OSLO, Feb 2 (Reuters) – A Norwegian court has rejected mass killer Anders Behring Breivik’s parole application, it said in a ruling on Tuesday, ordering that he must stay in prison.
Breivik, an anti-Muslim neo-Nazi, killed 77 people in Norway’s worst peacetime atrocity in July 2011. He killed eight with a car bomb in Oslo and then gunned down 69, most of them teenagers, at a Labour Party youth camp.
On the first day of the parole hearing last month, Breivik made a white supremacist sign with his fingers before raising his right arm in a Nazi salute to signal his far-right ideology as he entered the court.
“The risk of violence is real and significant and equal to what it was when (Breivik) was first sentenced,” the district court in Telemark said in a unanimous verdict.
Breivik, 42, is serving Norway’s maximum sentence of 21 years, which can be extended indefinitely if he is deemed a continued threat to society. He attended court dressed in a suit and with his head shaven.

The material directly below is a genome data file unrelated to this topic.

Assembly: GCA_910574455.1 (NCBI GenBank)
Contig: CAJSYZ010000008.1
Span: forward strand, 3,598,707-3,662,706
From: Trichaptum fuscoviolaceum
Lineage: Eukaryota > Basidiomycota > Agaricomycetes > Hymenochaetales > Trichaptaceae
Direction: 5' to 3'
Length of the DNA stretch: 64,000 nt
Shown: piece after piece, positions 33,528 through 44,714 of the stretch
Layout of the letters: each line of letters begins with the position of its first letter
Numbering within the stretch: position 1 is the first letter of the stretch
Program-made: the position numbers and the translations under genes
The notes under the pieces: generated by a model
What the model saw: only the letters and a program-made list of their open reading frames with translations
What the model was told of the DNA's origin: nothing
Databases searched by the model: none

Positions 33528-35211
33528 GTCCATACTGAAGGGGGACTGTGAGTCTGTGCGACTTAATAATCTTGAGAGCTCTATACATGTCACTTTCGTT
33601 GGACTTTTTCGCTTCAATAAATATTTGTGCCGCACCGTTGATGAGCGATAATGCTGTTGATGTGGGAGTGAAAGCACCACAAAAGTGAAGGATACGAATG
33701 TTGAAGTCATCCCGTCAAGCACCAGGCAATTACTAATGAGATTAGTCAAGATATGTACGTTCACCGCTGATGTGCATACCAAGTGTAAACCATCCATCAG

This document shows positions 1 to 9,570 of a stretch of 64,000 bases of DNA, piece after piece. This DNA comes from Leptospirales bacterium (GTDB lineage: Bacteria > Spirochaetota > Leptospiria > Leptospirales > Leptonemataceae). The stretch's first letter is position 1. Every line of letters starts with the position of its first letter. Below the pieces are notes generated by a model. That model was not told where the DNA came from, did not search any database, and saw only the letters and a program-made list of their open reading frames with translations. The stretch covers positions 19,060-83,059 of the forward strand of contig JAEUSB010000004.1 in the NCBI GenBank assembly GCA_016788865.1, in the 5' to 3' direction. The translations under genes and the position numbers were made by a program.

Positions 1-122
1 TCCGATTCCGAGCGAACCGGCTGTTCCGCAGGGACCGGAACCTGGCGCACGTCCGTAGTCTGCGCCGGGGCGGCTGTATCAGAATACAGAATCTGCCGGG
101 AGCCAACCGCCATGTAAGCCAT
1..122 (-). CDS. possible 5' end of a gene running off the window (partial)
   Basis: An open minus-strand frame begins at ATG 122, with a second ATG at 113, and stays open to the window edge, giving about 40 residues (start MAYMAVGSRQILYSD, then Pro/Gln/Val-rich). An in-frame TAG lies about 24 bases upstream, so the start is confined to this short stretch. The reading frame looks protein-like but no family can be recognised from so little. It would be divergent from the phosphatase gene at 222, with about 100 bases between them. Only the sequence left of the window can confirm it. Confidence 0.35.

He was however eligible to seek parole after serving the first 10 years of his term, and is entitled to apply for release a year after each rejection.
Breivik in testimony last month blamed online radicalisation by far-right extremists for his crimes, saying he had been brainwashed. He said he would keeping fighting for white supremacy however, albeit with peaceful means.
The court said Breivik could not be taken at his word when he said he would no longer commit acts of violence.
“His stated assurances and word of honour have little value even if he were to mean what he says at the time he says it,” the judges wrote.
Based on the court’s findings, Breivik is unlikely at this time to be able to adjust to life outside of prison, and the risk of recidivism is significant, the judges wrote.
During trial, the court heard the testimony of prison service psychiatrist Randi Rosenqvist, who said Breivik remains as likely to commit acts of violence today as he was a decade ago.
Breivik intends to appeal the court’s decision, his lawyer Oeystein Storrvik told Reuters.